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Hip-hop festival bigger than ever — and it opens on July 5

for The Brooklyn Paper
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The annual Brooklyn Hip Hop Festival is like the genre itself — it’s gotten bigger and more expensive every year.

When it began in 2005, the festival was a free, afternoon concert with just a handful of acts, the most famous being 1980s group Brand Nubian.

Over the years, the DUMBO showcase has managed to book a slew of nationally known artists like Ghostface Killah and DJ Premier, Video Music Box founder Ralph McDaniels as a host, and local business sponsors such as Brooklyn Brewery.

Today, the summer festival, held at Brooklyn Bridge Plaza from July 5-10, is a six-day celebration of the culture, complete with an amateur MC competition, a film exhibition, panel discussions, a DJ show and a $15 price tag for its main performance day.

Still, it’s a bargain, especially with the pioneering hip-hop group De La Soul headlining on July 10. The group has been in the game for more than 20 years and is still dropping new material. The Duck Down Records crew, celebrating their 15th anniversary, will also be performing at the waterfront show, as it has done the past two years.

“Most of the Duck Down roster is from Brooklyn, so it’s an honor and a privilege to come back every year,” said Steele, one-half of the gritty Smif-n-Wesson rap duo. “Expect our latest music and a real, live show. Ain’t no lip-syncing going on here.”

Other noteworthy performances include former Juice Crew member Masta Ace, borough up-and-comer Skyzoo, as well as a few out-of-towners, including Slum Village-associate Black Milk, bringing his hard-hitting rhymes to represent Detroit, and Washington, D.C.-based trio Diamond District, offering their blend of sample-heavy beats and story-telling rhymes.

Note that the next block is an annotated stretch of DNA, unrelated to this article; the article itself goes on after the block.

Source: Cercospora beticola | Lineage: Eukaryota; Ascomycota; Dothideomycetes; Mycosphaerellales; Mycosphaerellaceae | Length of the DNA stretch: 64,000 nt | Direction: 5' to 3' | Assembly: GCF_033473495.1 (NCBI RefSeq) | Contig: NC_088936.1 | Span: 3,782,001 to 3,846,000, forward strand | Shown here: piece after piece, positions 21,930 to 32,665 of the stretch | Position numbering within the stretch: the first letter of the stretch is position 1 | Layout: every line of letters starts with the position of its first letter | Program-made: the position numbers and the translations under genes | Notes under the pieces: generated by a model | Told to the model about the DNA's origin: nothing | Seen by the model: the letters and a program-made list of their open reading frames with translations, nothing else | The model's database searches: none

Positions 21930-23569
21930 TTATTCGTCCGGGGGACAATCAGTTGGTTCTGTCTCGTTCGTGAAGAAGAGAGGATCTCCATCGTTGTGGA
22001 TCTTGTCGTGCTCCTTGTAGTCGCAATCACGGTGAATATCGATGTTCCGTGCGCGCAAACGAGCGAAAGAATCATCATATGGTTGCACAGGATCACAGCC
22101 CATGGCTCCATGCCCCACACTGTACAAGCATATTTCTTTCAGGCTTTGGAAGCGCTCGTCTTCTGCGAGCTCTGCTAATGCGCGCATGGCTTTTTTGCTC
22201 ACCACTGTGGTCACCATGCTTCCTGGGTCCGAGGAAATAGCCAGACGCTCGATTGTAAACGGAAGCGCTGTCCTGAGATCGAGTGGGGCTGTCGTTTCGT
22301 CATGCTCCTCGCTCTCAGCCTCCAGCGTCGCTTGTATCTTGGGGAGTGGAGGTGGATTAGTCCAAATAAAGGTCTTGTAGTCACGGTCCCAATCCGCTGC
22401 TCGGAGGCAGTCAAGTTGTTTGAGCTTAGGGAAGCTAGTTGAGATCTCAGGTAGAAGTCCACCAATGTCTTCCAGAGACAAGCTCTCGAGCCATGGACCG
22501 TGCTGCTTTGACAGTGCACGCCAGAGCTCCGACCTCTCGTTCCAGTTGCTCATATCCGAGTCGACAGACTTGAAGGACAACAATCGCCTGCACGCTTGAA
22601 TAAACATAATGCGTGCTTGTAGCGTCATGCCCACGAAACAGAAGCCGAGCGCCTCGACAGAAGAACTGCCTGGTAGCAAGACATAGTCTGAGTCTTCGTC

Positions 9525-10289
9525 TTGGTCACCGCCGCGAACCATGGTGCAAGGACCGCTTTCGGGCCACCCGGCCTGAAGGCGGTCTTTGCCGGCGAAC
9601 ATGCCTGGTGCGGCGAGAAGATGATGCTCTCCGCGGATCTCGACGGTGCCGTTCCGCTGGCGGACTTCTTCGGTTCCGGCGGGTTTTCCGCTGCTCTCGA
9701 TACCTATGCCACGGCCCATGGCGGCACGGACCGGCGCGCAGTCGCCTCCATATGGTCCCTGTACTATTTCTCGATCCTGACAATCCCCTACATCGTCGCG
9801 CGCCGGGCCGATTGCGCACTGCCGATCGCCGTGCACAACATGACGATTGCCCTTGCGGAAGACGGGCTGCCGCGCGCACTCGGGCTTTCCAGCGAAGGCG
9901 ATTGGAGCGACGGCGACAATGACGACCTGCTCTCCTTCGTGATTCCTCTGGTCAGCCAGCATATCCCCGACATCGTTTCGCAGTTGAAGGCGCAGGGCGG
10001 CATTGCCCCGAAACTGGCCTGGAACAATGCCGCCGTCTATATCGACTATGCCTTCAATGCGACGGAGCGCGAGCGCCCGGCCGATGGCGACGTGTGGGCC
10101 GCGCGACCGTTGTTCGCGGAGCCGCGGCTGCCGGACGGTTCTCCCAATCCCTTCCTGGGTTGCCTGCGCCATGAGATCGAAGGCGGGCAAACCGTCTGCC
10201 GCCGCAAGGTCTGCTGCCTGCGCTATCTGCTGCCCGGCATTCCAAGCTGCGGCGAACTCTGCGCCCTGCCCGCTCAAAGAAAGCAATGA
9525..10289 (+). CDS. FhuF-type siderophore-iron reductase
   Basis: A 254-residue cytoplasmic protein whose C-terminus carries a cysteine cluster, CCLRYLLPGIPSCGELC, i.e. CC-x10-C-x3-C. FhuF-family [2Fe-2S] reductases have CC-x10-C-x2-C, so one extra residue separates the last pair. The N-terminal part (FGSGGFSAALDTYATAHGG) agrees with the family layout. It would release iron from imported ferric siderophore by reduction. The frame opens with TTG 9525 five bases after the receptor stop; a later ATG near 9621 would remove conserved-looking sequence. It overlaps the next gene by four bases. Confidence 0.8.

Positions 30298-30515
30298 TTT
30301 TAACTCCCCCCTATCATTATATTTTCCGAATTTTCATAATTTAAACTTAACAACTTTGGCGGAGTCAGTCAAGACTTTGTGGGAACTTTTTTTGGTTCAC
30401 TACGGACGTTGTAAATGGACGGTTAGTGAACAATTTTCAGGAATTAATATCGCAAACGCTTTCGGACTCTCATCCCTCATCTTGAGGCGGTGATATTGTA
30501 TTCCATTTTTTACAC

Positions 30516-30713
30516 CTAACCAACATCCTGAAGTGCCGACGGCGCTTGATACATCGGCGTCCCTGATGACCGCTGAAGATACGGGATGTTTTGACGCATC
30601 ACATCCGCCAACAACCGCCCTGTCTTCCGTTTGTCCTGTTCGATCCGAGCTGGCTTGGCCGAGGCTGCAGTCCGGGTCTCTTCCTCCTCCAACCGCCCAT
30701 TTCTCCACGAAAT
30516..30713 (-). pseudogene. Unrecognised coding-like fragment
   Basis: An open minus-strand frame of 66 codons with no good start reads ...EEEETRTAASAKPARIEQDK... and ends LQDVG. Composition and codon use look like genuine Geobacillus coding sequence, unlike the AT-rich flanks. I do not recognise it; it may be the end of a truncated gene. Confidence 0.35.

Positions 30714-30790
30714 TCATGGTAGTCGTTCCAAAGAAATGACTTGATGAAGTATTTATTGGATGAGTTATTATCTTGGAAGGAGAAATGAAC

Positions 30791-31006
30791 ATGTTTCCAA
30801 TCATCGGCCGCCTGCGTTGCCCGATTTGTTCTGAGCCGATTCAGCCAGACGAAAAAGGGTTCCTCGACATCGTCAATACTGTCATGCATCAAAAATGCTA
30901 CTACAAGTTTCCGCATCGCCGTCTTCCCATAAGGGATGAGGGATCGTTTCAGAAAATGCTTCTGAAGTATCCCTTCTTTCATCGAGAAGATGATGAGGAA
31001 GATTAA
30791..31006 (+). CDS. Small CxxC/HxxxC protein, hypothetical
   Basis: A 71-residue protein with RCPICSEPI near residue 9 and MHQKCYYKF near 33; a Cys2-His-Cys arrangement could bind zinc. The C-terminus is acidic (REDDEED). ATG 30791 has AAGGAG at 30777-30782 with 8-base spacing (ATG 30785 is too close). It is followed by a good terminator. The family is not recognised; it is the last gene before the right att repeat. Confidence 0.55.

There’s more than just the music to look forward to. Festival director Wes Jackson is especially pumped for the July 6 Bodega Education Initiative, a teach-in about the life and works of late producer J Dilla. The seminar is true edutainment, with hip-hop artist Q-Tip among the speakers at the Initiative, held at The Brooklyn Historical Society in Brooklyn Heights.

“We wanted to create an academic archive for hip-hop music and culture,” said Jackson. “Hip-hop has a healthy commercial and entertainment value, but we need to create an editorial and academic record so our story is told properly.”

The Brooklyn Hip-Hop Festival at Brooklyn Bridge Plaza and Tobacco Warehouse (26 New Dock St. in DUMBO, no phone), July 5-10. Ticket prices vary; Brooklyn Hip-Hop Festival Bodega Education Initiative at The Brooklyn Historical Society [128 Pierrepont St. between Clinton and Henry streets in Brooklyn Heights, (718) 222-1241], July 6, 2–8 pm. Tickets $10. For info, visit www.bkhiphopfestival.com.

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